(back) Subject: Re: All Saints' Day in Hades, a tiny town next to Perdition From: <Cremona502@cs.com> Date: Fri, 2 Nov 2001 11:34:34 EST     --part1_53.dc22281.2914251a_boundary Content-Type: text/plain; charset=3D"US-ASCII" Content-Transfer-Encoding: 7bit   It sure sounds serious. Good luck with it. Just remember to smile at = the jury and wink at the one's paying attention!! ;-)   Please visit Howling Acres at http://members.tripod.com/Brucon502/ and wander through the Mall Without Walls Bruce Cornely ~ Cremona502@cs.com with the Baskerbeagles in the Beagle's Nest ~ ""Haruffaroo, Bohawow!" Duncan, Miles, Molly, and Dewi     --part1_53.dc22281.2914251a_boundary Content-Type: text/html; charset=3D"US-ASCII" Content-Transfer-Encoding: 7bit   <HTML><FONT FACE=3Darial,helvetica><FONT SIZE=3D2>It sure sounds serious. = &nbsp;Good luck with it. &nbsp;&nbsp;Just remember to smile at the jury = and wink at the one's paying attention!! &nbsp;;-) <BR> <BR>Please visit Howling Acres at = &nbsp;&nbsp;http://members.tripod.com/Brucon502/ <BR> &nbsp;&nbsp;and wander through the Mall Without Walls <BR>Bruce Cornely &nbsp;&nbsp;&nbsp;&nbsp;~ &nbsp;Cremona502@cs.com &nbsp; <BR>with the Baskerbeagles in the Beagle's Nest ~ ""Haruffaroo, Bohawow!" <BR> &nbsp;&nbsp;&nbsp;&nbsp;Duncan, Miles, Molly, and Dewi <BR></FONT></HTML>   --part1_53.dc22281.2914251a_boundary--  
(back) Subject: Re: membership in the parish--off topic From: <Cremona502@cs.com> Date: Fri, 2 Nov 2001 11:37:30 EST     --part1_f6.11abf102.291425ca_boundary Content-Type: text/plain; charset=3D"US-ASCII" Content-Transfer-Encoding: 7bit   In a message dated 11/2/01 12:18:27 AM Eastern Standard Time, markkoontz@yahoo.com writes:     > Otherwise, I'm not sure that it makes much difference if you are = actually a > member of the church or not. I've seen it be pleasant either way. And = if > they > won't serve you communion, BYOB&W. Offer yours to everybody else. Or = ask, > "If > Jesus was willing to serve Judas, why aren't you willing to serve me?" >   Good post, Mark..... and welcome.   What a funny image of an alternative communion station over next to the console for the disenfranchised.   Please visit Howling Acres at http://members.tripod.com/Brucon502/ and wander through the Mall Without Walls Bruce Cornely ~ Cremona502@cs.com with the Baskerbeagles in the Beagle's Nest ~ ""Haruffaroo, Bohawow!" Duncan, Miles, Molly, and Dewi     --part1_f6.11abf102.291425ca_boundary Content-Type: text/html; charset=3D"US-ASCII" Content-Transfer-Encoding: 7bit   <HTML><FONT FACE=3Darial,helvetica><FONT SIZE=3D2>In a message dated = 11/2/01 12:18:27 AM Eastern Standard Time, markkoontz@yahoo.com writes: <BR> <BR> <BR><BLOCKQUOTE TYPE=3DCITE style=3D"BORDER-LEFT: #0000ff 2px solid; = MARGIN-LEFT: 5px; MARGIN-RIGHT: 0px; PADDING-LEFT: 5px">Otherwise, I'm not = sure that it makes much difference if you are actually a <BR>member of the church or not. &nbsp;I've seen it be pleasant either = way. &nbsp;And if they <BR>won't serve you communion, BYOB&amp;W. &nbsp;Offer yours to everybody = else. &nbsp;Or ask, "If <BR>Jesus was willing to serve Judas, why aren't you willing to serve me?" <BR></FONT><FONT COLOR=3D"#000000" SIZE=3D3 FAMILY=3D"SANSSERIF" = FACE=3D"Arial" LANG=3D"0"></BLOCKQUOTE> <BR></FONT><FONT COLOR=3D"#000000" SIZE=3D2 FAMILY=3D"SANSSERIF" = FACE=3D"Arial" LANG=3D"0"> <BR>Good post, Mark..... and welcome. <BR> <BR>What a funny image of an alternative communion station over next to = the console for the disenfranchised. <BR> <BR>Please visit Howling Acres at = &nbsp;&nbsp;http://members.tripod.com/Brucon502/ <BR> &nbsp;&nbsp;and wander through the Mall Without Walls <BR>Bruce Cornely &nbsp;&nbsp;&nbsp;&nbsp;~ &nbsp;Cremona502@cs.com &nbsp; <BR>with the Baskerbeagles in the Beagle's Nest ~ ""Haruffaroo, Bohawow!" <BR> &nbsp;&nbsp;&nbsp;&nbsp;Duncan, Miles, Molly, and Dewi <BR></FONT></HTML>   --part1_f6.11abf102.291425ca_boundary--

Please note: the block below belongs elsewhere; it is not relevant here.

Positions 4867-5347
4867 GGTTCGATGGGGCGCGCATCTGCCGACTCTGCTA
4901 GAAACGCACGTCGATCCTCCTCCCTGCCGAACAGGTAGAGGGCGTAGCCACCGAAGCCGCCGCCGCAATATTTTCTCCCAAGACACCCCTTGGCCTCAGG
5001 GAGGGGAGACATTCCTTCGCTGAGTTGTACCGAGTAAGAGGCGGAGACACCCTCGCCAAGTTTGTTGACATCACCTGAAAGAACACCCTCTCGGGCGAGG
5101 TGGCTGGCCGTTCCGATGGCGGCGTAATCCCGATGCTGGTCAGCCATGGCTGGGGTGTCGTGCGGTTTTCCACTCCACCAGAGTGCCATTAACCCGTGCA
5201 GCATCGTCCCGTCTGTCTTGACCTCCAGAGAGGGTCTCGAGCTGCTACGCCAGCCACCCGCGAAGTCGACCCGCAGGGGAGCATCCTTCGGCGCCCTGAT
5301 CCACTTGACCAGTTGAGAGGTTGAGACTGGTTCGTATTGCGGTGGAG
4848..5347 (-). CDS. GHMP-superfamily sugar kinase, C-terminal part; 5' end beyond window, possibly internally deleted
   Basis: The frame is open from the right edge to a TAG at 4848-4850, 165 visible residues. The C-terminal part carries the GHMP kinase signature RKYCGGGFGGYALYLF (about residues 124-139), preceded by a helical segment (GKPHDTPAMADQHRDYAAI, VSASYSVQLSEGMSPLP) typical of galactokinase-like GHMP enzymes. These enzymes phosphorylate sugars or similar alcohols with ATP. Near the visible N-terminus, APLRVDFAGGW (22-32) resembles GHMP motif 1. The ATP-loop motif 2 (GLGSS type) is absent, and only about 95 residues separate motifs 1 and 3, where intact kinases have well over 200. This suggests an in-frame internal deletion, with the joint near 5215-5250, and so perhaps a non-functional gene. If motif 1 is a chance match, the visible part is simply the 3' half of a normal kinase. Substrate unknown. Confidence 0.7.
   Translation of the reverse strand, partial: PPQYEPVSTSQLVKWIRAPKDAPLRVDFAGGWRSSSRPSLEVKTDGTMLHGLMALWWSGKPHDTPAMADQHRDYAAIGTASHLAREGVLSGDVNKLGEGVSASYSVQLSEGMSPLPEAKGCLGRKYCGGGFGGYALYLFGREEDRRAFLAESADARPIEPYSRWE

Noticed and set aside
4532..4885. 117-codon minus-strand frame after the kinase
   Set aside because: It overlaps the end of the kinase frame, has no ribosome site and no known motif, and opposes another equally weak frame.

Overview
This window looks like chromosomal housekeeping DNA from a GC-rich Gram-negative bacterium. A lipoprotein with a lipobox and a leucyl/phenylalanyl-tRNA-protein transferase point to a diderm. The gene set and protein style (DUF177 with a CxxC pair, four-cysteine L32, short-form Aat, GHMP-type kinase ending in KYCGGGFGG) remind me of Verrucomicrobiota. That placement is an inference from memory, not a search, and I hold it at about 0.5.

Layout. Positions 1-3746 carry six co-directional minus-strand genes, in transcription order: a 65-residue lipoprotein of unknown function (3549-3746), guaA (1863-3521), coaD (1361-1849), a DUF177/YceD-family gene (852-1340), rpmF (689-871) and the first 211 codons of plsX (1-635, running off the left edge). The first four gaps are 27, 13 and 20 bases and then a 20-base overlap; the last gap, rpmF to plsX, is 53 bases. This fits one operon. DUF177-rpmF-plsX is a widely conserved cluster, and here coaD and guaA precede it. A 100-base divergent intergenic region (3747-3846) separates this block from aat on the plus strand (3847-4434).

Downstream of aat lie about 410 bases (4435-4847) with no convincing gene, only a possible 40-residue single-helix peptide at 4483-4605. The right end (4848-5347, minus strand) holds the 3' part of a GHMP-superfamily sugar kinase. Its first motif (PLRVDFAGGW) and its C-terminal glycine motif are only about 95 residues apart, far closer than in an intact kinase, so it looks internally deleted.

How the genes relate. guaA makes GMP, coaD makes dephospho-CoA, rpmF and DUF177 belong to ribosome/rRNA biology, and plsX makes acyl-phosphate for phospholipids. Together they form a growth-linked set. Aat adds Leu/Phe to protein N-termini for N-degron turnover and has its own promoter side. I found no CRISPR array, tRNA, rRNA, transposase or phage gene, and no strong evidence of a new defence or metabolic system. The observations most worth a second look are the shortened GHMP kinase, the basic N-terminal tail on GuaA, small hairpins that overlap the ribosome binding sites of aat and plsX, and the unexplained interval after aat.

(back) Subject: RE: The uninitiated and the layman audiences From: "Emmons, Paul" <pemmons@wcupa.edu> Date: Fri, 2 Nov 2001 11:36:54 -0500   Perhaps something unfortunate happened or was said behind the scenes that = we don't know about. But from simply reading Mr. Moyer's review, Hans is inferring things in it that weren't there. There are "look at me" organists, but I don't think that Felix is one, either in his bearing or = in his playing. I have been impressed with the smoothness and suppleness of his technique ever since I first observed him aged 13. "Technique =3D the elimination of wasted motion" my teacher used to say.   > Organ music, or any endeavor, would have little to offer if its > attractions are entirely accessible and on the surface. In fact, it is > deep enough that we can speak of "acquired tastes." We each, = presumably, > have music that will move us to tears today. If we grow, additional = music > will move us to tears ten years from now. This is largely a matter of > cultural experience and individual background. > > Frescobaldi (whom I know Hans admires) is reported to have moved crowds = to > tears by the thousands in Rome during his lifetime. I doubt that he = would > move them to tears by the thousands today, even if he and the = instruments > he played came back from the dead. Yet it is certainly not = inconceivable > that one could *acquire the taste* for Frescobaldi, such that he would > move one that greatly again. When Tagliavini plays Frescobaldi, he can > come close to that for me. But Tagliavini, like Nigel Potts, probably > would not "bring down the house" of a lay audience, especially with that > repertoire. > > Surely there is room for such an observation without insulting anyone. > > Paul >